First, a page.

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Column performance and stability for high-speed vacuum-outlet CG of volatile organic compounds using atmospheric pressure air as carrier gas.
Anal Chem 1999 Nov; 71(22):5199-5205
The development of lightweight, portable GC instrumentation is handicapped by the need for compressed carrier gas to drive the separation. The use of air as carrier gas eliminates the need for compressed gas tanks. If a vacuum pump is used to pull carrier gas and injected samples through the column, atmospheric pressure air can be used as carrier gas. Vacuum outlet operation also improves performance for high-speed separations by reducing detector dead time and by shifting optimal carrier gas velocity to higher values. Under vacuum outlet conditions using atmospheric pressure air as carrier gas, a 6-m-long, 0.25-mm-i.d. capillary column can generate approximately 12,500 theoretical plates, and a 12-m-long column can generate approximately 44,000 plates but with a 3-4-fold increase in separation time. The principal issues in column selection for high-speed GC with air as a carrier gas are efficiency and stability. Several bonded and nonbonded stationary phases were evaluated for use with air as carrier gas in the analysis of volatile organic compounds of interest in airmonitoring applications. These include dimethylpolysiloxane, 50% phenyl-50% methyl polysiloxane, 50% cycanopropylphenyl-50% methyl polysiloxane, trifluoropropyl polysiloxane, poly(ethylene glycol), and dicyanoallyl polysiloxane (nonbonded). The dimethyl polysiloxane and the trifluoropropyl polysiloxane columns showed good efficiency and no significant deterioration after 5 days of continuous operation with air as carrier gas. The 50% phenyl-50% methyl polysiloxane and the 50% cycanopropylphenyl-50% methyl polysiloxane columns showed poorer efficiency, and the poly(ethylene glycol) and dicyanoallyl polysiloxane columns showed excessive deterioration in air.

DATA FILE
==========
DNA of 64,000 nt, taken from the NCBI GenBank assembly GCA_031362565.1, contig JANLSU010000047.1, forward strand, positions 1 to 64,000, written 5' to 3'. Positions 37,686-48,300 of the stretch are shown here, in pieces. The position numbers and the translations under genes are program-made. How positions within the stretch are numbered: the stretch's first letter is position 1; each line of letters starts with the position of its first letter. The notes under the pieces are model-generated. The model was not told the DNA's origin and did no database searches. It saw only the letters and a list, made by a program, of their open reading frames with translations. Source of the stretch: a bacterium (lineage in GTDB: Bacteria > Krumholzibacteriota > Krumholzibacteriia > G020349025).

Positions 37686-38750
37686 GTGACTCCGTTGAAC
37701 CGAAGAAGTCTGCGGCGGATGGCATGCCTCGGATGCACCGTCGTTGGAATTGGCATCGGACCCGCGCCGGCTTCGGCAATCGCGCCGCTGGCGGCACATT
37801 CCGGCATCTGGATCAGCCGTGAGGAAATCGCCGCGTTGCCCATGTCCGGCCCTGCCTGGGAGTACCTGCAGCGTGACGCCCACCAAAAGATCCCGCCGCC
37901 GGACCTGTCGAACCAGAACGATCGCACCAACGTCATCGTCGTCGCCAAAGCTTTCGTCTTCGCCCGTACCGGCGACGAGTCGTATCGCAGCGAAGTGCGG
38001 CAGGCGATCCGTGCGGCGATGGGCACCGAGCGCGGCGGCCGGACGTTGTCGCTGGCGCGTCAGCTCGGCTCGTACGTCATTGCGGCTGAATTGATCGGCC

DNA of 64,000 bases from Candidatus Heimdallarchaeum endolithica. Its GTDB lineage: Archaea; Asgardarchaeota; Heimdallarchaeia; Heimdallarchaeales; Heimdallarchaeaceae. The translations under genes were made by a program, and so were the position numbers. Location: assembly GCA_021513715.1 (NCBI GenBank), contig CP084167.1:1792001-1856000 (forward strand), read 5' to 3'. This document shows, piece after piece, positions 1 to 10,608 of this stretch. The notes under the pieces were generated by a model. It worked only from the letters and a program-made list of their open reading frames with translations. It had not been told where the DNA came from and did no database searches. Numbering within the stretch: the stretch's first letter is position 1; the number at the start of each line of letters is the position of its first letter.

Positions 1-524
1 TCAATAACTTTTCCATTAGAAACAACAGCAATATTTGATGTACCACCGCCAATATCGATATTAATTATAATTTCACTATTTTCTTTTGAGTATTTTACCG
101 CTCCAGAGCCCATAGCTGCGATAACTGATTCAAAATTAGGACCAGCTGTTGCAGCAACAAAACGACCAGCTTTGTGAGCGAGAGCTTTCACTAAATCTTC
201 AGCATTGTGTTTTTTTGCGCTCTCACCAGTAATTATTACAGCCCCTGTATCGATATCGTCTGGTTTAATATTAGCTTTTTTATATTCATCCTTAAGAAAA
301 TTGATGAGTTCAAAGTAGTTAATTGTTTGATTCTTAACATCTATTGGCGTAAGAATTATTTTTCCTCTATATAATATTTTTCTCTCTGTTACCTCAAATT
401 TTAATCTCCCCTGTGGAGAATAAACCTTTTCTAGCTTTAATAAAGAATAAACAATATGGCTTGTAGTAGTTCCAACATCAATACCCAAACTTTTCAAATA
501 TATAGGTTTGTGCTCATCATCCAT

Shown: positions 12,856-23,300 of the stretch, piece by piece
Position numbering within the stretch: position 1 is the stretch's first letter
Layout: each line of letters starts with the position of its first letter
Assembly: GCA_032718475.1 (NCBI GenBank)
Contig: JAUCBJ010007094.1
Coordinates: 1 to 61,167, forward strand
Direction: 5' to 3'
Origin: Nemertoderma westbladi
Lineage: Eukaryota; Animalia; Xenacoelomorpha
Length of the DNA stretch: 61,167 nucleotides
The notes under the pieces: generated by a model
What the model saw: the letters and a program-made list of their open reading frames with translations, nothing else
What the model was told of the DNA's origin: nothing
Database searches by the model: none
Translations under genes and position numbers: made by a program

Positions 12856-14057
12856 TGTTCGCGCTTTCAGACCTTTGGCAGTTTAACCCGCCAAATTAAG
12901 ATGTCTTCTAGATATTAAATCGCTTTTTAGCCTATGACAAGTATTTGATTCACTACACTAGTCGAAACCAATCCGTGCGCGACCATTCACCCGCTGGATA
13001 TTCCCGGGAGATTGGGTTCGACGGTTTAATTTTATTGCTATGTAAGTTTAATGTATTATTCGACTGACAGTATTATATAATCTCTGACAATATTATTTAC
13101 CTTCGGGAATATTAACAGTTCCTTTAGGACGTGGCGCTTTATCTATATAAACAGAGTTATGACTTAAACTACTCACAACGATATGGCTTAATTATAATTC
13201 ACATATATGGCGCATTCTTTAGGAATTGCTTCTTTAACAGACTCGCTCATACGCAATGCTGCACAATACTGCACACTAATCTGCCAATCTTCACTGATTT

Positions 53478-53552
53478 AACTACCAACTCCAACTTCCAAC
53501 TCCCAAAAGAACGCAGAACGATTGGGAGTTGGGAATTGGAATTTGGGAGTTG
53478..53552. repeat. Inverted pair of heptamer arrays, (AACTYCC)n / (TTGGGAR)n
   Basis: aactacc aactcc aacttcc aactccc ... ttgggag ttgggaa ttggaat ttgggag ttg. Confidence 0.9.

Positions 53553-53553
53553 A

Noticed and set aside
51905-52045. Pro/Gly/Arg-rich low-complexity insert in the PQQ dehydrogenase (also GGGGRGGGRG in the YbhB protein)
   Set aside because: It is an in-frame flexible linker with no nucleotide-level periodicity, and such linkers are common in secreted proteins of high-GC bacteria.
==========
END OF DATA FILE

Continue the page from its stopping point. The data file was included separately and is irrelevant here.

Vapors; Toxins; Toxic-vapors; Toxic-effects; Occupational-exposure; Protective-clothing; Organic-compounds; Exposure-levels; Exposure-assessment; Air-quality; Air-quality-control; Air-quality-monitoring; Organic-vapors
Issue of Publication
University of Michigan, Ann Arbor
Page last reviewed: September 2, 2020
Content source: National Institute for Occupational Safety and Health Education and Information Division